The dispute covers false advertising and for using Sabinsa's trademark illegally, undermining its credibility
Sabinsa has taken legal action against a German company Biotikon for selling curcumin supplements described as derived from turmeric root but which contained significant amounts of synthetic curcumin, independent testing confirmed.
Although Sabinsa several times requested that Biotikon cease and desist advertising the company’s curcumin as natural, Biotikon did not comply.
Sabinsa subsequently initiated actions at the civil courts of Germany with the District Attorney, Darmstadt and the Veterinary and Consumer Protection Agency, Heppenheim.
The dispute covers the damages for false advertising of a synthetic product as natural and for using Sabinsa’s trademark “Bioperine” illegally without Sabinsa’s consent, undermining the credibility of the trademark.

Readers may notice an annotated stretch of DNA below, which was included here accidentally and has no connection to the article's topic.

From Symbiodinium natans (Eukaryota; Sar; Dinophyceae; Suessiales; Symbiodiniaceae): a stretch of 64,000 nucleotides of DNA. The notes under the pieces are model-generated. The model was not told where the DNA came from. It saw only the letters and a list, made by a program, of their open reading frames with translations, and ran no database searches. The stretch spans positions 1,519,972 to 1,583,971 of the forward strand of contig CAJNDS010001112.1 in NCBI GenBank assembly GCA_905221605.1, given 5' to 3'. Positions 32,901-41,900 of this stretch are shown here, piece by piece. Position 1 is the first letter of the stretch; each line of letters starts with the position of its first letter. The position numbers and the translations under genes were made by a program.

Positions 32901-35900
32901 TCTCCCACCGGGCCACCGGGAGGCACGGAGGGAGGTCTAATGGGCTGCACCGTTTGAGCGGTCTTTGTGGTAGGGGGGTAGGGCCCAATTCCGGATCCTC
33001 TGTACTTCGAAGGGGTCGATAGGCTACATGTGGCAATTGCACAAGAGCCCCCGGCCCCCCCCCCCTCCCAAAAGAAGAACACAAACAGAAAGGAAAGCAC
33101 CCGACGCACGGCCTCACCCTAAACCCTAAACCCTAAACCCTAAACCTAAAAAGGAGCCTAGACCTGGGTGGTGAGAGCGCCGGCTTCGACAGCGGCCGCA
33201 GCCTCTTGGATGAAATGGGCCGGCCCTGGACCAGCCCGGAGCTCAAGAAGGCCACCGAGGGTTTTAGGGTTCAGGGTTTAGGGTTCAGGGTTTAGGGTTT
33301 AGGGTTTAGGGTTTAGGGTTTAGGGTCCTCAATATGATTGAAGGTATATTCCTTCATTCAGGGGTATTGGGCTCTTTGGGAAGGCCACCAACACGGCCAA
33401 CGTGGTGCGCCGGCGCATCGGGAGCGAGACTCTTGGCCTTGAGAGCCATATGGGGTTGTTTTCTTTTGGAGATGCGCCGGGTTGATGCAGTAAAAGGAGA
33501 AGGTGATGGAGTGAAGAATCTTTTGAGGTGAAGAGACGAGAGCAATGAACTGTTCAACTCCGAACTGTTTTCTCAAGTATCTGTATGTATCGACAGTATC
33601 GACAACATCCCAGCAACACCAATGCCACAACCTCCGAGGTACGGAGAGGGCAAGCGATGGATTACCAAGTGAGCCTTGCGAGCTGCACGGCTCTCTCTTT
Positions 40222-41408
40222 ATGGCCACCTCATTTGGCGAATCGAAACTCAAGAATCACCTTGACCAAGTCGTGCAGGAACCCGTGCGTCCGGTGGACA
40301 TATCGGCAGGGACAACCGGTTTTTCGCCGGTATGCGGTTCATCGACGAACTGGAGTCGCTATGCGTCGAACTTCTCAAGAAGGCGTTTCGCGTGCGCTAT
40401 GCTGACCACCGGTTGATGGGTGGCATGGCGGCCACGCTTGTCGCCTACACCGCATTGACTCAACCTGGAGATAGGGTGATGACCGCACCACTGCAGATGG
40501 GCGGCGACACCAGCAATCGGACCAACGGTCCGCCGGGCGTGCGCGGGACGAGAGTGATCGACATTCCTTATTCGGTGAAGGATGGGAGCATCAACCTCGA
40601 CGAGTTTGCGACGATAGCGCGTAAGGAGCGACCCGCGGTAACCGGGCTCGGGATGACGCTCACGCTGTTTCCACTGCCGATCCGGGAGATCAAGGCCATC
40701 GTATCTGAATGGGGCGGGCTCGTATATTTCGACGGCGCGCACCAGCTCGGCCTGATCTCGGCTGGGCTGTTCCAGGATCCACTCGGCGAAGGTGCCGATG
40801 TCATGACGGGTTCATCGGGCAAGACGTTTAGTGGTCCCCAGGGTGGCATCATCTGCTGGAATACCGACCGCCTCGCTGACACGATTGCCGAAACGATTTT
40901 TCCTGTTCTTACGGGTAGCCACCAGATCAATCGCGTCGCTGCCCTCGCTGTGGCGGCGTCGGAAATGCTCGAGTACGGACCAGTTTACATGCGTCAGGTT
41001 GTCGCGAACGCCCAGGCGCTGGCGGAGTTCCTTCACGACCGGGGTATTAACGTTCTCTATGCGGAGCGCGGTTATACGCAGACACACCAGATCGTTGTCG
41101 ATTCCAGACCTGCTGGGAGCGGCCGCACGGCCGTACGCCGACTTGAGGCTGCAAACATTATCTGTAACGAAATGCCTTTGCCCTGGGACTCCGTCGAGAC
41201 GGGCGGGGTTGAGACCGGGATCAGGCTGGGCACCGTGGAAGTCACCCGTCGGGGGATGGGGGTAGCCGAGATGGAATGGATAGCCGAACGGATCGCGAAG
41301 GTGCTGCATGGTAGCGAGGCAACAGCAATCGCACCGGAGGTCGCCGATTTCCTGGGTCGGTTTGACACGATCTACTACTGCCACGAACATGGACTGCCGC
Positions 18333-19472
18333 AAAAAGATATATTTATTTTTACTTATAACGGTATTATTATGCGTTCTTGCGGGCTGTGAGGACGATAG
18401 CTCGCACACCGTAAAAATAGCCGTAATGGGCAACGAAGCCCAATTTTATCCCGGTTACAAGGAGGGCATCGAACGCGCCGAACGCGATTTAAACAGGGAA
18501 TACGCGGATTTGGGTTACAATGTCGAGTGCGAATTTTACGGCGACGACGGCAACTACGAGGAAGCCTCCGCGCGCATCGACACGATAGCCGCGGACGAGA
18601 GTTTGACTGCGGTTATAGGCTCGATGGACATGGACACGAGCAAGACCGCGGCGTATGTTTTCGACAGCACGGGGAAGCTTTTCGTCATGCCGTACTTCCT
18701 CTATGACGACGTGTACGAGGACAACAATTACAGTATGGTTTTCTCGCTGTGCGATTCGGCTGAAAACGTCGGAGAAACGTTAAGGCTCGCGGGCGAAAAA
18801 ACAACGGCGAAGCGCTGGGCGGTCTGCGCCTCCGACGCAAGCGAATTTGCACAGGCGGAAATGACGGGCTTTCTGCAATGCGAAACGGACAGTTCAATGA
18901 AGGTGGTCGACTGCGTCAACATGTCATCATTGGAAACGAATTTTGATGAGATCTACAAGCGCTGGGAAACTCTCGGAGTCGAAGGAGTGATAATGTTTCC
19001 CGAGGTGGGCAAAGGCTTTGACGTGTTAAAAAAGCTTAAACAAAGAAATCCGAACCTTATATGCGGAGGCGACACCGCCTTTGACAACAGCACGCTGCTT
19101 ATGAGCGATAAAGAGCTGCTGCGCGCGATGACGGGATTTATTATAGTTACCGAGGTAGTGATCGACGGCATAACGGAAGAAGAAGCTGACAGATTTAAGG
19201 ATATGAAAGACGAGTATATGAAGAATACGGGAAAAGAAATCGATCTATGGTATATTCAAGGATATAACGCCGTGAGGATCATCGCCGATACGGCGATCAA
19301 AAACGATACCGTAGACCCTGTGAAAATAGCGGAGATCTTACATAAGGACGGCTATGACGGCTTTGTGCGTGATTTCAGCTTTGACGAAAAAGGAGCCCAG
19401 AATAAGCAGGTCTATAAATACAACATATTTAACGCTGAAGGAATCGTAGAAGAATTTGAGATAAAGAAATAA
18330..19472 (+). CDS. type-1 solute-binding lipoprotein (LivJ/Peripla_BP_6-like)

Sabinsa also claims that Biotikon has been using published studies on Sabinsa’s Curcumin C3 Complex and BioPerine ingredients in marketing Biotikon’s products adulterated with synthetic curcumin.
“Sabinsa has taken a strong stand to combat the substituting of natural curcumin with synthetic versions,” said Sabinsa founder, Muhammed Majeed.
“We alerted the industry to the adulteration problem two years ago, when Sabinsa became aware that turmeric extracts adulterated with synthetic curcuminoids were infiltrating the market.”
Plant-derived curcumin contains a definitive amount of radiocarbon, which is absent in synthetic curcumin, made from petroleum-based materials.
Testing methods such as Accelerator Mass Spectrometry can accurately assess the content of radiocarbon in a sample and can readily distinguish between a natural sample and its synthetic version.
It can even determine the extent or degree of synthetic contamination in a professed natural product when both the natural and synthetic products are mixed – a common practice to offer cheap material.
Sabinsa initiated radiocarbon testing for all batches of Curcumin C3 Complex.